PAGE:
Degraded lift capability is especially problematic in areas where high-altitude, high-temperature flights are required, including nearly half of Afghanistan, said Maj. Gen. William K. Gayler.
Gayler, commander, U.S. Army Aviation Center of Excellence and Fort Rucker, Ala., spoke at the Army Aviation Association of America-sponsored 2016 Army Aviation Mission Solution Summit in Atlanta, April 29 and 30.
Using the UH-60 Black Hawk helicopter as an example, Gayler said an average of about 78 pounds per year have been added annually — for all the right reasons. That includes increased protective gear, ammunition, new technologies and so on. Over the years, those increases have totaled about a ton-and-a-quarter.
All of that weight affects speed, lift, range, maneuverability and the amount of stuff that can be carried, he said.
Years ago, four Black Hawks could move a platoon, he pointed out. Now, it takes eight or nine and by 2020 — assuming the linear weight increases continue at the current rate — it will take 15 to 20, he said.
That decrease in capability severely limits options for ground commanders, he said. Besides that, it increases risk, and fuel consumption goes way up as well. “We’ve got to fix that,” Gayler said.
Steffanie Easter, principal deputy assistant secretary of the Army for Acquisition, Logistics and Technology, said “we’re giving up options for our warfighters by not being able to give them the power they need.”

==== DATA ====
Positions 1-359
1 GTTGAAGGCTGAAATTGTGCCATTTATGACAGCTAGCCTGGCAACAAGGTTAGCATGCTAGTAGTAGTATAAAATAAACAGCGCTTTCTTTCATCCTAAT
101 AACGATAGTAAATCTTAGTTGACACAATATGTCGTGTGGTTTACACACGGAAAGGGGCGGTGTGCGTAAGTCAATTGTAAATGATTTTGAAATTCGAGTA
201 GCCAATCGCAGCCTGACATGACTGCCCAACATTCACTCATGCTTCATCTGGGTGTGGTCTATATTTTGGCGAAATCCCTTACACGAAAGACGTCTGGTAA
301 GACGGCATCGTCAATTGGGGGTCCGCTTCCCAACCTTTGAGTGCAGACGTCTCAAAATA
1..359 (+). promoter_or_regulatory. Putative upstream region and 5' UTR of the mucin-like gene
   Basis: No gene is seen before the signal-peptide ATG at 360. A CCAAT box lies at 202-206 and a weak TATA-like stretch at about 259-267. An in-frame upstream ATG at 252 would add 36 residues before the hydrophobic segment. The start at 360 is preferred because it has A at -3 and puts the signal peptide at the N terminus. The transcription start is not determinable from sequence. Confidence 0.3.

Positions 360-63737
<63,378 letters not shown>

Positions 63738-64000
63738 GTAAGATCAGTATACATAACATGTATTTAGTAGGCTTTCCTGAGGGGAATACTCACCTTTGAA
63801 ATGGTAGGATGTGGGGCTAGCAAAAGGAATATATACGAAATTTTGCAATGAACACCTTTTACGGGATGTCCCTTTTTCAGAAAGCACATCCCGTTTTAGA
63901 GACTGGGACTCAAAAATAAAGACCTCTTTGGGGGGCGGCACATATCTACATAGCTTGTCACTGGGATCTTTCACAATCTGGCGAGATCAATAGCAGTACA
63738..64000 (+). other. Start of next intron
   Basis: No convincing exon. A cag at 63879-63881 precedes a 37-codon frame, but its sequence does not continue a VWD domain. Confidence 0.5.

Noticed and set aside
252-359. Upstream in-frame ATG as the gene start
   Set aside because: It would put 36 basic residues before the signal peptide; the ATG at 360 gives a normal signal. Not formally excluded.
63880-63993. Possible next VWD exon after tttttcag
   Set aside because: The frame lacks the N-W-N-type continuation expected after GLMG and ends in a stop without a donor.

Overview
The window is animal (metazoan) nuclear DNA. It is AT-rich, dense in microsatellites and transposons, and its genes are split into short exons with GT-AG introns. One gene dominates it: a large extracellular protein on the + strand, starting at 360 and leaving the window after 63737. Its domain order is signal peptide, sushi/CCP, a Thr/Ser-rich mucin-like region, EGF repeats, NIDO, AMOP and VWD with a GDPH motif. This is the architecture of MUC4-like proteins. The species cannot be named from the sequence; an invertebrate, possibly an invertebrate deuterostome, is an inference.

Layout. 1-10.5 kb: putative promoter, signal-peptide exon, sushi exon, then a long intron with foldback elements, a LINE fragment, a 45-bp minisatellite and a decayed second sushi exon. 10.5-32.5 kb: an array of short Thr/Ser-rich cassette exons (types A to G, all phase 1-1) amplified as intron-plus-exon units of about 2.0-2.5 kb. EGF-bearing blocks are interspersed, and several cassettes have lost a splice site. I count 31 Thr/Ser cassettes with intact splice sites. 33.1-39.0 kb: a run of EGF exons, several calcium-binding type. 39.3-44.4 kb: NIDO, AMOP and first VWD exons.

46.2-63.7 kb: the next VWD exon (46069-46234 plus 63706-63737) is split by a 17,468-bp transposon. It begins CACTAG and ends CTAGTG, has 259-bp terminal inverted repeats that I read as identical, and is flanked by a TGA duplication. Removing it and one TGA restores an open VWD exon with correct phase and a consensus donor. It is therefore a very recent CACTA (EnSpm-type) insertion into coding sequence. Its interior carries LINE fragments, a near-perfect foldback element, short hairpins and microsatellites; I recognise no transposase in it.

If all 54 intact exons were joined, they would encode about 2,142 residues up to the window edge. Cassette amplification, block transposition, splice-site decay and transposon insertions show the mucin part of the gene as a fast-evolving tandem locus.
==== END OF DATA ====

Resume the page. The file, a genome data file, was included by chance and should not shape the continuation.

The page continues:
ITEP key to restoring power
The Improved Turbine Engine Program, or ITEP, is a completely new engine that will likely one day replace those currently in the AH-64 Apache and Black Hawk helicopters, Gayler said. It will return a lot of that lost capability.
“ITEP is critical,” he said. “We must get it right to buy back maneuverability.”
Easter said ITEP is the solution for improved mobility, range and payload capacity of the current fleet.
ITEP will replace the 1970s-era T700 family of engines for the Black Hawk and Apache fleet, she said. It’s going to provide over 3,000 shaft horsepower, which is a great increase over the current 1,900 to 2,000 hp. The ITEP design will also decrease the amount of maintenance required.
Brig. Gen. Erik C. Peterson, commander, U.S. Special Operations Aviation Command, said his Soldiers are excited about ITEP as well, but their emphasis in on the maneuverability aspect of what it promises, and somewhat less on range and payload.
That may mean special operations will get its own variant, but cost would be an important deciding factor, he said, meaning they might go with what the Army gets.
Brig. Gen. Bob Marion, Program Executive Officer, Aviation, said ITEP is a big deal for the Army and it will be resident in about 85 percent of its platforms.
It also has potential for Future Vertical Lift, or FVL, if not the motor then pieces of the technology, he said. FVL’s engineering and manufacturing development doesn’t begin until fiscal year 2024 with the first aircraft test in FY26.
Marion said fielding ITEP is still years away. “We’re going after milestone A this quarter,” after which “we’ll be looking to award two contracts and down-select two vendors.”
ITEP not enough
Gayler said that while ITEP will meet near-term demands for increasing power, longer-term solutions are needed.
The CH-47 Chinook helicopter was brought into the fleet in 1964, he said. Its scheduled departure from the Army is 2064. “That’s 100 years on that airframe. It’s similar with the Apache and Black Hawk. These are gaps. It’s what keeps me up at night.”
He added, “I don’t want my grandchildren flying the same aircraft my father flew.”